It is illegal to harass a person because of his or her religion. The First Amendment protects against religious discrimination. You have the right to practice- or refrain from practicing- any religion. Both state and federal laws make employment discrimination because of someone’s faith illegal, and protect workers who choose to openly practice the religion of their choice.
Sadly, others in the workplace do not always follow these laws. Supervisors may fail to promote an employee because of their religious faith, and co-workers may mock and harass employees who hold different beliefs. Often, employers turn a blind eye to this illegal harassment, thinking that civil rights laws do not apply to them.
Title VII of The Civil Rights Act
In 1964, Title VII of the Civil Rights Act was passed prohibiting companies and employers from discriminating against the religious beliefs or lack of religious belief when hiring or firing. Title VII also prevents creating any terms and conditions of employment based on religious belief. This section of law also prohibits segregation of tasks or positions based on religion, such as assigning an employee to a non-customer contact position because of actual or feared customer preference.
Religious discrimination includes forcing an employee to participate (or not participate) in a religious activity, and or making it a condition of employment.
Treating someone differently because that person is associated with or married to an someone of a particular religion can also be religious discrimination.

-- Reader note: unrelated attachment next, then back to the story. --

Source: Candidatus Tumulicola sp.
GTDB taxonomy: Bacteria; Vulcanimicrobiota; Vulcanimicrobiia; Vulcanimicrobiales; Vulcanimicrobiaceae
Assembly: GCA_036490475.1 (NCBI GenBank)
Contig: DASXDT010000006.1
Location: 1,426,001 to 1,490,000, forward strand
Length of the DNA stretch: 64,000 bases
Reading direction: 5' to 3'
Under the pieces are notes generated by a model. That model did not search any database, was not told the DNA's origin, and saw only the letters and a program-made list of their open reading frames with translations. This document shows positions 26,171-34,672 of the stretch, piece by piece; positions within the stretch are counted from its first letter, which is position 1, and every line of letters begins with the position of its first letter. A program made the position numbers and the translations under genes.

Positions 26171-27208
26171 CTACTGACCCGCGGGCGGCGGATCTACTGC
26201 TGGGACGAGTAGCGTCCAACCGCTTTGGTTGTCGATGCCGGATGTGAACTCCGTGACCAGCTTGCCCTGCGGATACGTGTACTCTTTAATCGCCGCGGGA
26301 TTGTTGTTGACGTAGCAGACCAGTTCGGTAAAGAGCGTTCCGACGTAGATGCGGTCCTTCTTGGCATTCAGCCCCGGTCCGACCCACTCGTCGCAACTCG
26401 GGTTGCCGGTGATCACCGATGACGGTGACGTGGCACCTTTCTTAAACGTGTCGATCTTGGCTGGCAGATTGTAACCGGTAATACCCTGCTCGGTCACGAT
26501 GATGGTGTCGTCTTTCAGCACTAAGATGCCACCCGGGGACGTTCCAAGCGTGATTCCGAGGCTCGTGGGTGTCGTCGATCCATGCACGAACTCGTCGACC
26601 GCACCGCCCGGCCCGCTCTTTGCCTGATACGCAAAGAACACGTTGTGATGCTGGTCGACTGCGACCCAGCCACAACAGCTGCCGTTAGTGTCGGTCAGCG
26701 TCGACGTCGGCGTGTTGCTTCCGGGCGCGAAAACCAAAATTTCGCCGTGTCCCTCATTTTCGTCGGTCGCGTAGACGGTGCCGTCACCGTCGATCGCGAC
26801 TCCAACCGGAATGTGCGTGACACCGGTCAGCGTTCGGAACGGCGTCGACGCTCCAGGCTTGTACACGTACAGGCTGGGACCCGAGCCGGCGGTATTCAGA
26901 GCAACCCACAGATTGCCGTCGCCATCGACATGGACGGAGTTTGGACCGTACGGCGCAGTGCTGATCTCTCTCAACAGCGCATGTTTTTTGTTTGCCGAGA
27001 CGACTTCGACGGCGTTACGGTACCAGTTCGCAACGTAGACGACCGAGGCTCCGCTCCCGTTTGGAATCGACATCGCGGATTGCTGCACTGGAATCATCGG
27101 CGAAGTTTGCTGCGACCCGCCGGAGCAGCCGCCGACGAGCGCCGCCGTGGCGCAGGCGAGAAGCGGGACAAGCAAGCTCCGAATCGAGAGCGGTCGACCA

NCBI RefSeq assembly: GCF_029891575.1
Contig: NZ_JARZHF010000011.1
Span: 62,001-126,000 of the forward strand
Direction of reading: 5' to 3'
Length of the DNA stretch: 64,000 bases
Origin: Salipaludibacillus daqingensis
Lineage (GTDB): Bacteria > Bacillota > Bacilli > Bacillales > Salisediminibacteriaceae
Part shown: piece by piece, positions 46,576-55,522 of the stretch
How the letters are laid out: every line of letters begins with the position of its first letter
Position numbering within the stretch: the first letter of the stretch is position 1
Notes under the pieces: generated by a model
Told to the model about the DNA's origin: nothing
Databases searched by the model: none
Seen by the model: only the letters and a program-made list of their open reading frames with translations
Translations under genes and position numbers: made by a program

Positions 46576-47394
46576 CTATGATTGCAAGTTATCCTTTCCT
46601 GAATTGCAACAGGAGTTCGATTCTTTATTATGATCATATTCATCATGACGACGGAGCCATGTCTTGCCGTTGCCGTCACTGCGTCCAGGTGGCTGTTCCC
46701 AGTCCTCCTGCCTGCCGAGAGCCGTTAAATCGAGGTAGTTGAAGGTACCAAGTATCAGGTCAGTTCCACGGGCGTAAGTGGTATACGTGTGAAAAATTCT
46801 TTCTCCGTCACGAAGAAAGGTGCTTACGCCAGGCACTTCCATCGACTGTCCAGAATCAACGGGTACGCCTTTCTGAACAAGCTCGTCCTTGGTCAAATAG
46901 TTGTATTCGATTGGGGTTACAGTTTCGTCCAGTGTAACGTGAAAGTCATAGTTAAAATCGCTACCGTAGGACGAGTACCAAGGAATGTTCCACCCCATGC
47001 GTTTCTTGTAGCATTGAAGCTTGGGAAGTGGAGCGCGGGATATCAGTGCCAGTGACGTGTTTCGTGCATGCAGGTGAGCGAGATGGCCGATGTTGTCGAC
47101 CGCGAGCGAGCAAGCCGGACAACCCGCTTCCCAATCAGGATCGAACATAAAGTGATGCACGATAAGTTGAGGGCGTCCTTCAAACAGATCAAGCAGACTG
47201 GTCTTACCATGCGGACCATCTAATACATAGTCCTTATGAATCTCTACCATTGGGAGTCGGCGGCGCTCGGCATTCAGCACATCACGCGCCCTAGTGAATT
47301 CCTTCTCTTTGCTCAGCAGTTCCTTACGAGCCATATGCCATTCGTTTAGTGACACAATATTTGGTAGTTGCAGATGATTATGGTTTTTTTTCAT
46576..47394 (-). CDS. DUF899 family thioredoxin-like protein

Title VII of the Civil Rights Act requires that employers reasonably accommodate not only the religious beliefs but the practices of applicants and employees. A reasonable religious accommodation would be an accommodation to the job or schedule that would allow the employee to practice their religion. Examples of this would include creating flexible scheduling, shift substitutions or swaps that are voluntary, lateral job reassignments, and exceptions to dress codes or grooming regulations.
If any of these religious accommodations cause undue hardships on the employer’s business, these exceptions will need to be determined on a case by case basis.
The following is a list of examples of potential undue hardships to an employer’s business:
If the accommodation increases costs, decreases efficiency, compromises employee safety, infringes on the rights of other employees, or requires other employees to do more than their fair share of work that is potentially hazardous or burdensome. An employer may also show undue hardship if his business has a seniority system or collective bargaining agreement that would be infringed upon by a religious accommodation.
Religious harassment of employee through offensive remarks about their religious belief or practices is also covered by Title VII. The law doesn’t provide complete coverage or prohibit offhand comments, simple teasing or isolated incidents that aren’t deemed very serious. Instances of unlawful harassment occur when the frequency or severity of the remarks creates a hostile work environment or when it results in the employee/victim being demoted or fired.
Under Title VII, retaliation against an individual for opposing employment practices which discriminate based on religion or for filing a discrimination charge, participating in an investigation, or testifying in litigation is also deemed illegal.
Religious Discrimination Attorneys working in San Francisco, Oakland and the Greater Bay Area
If you have faced discrimination on the job because of your religion, gender, race, or sexual harassment, our discrimination attorneys can evaluate the facts of your potential case vis-a-vis the law. Your best step is to reach out for a religious discrimination lawyer here in the Bay Area for a free consultation.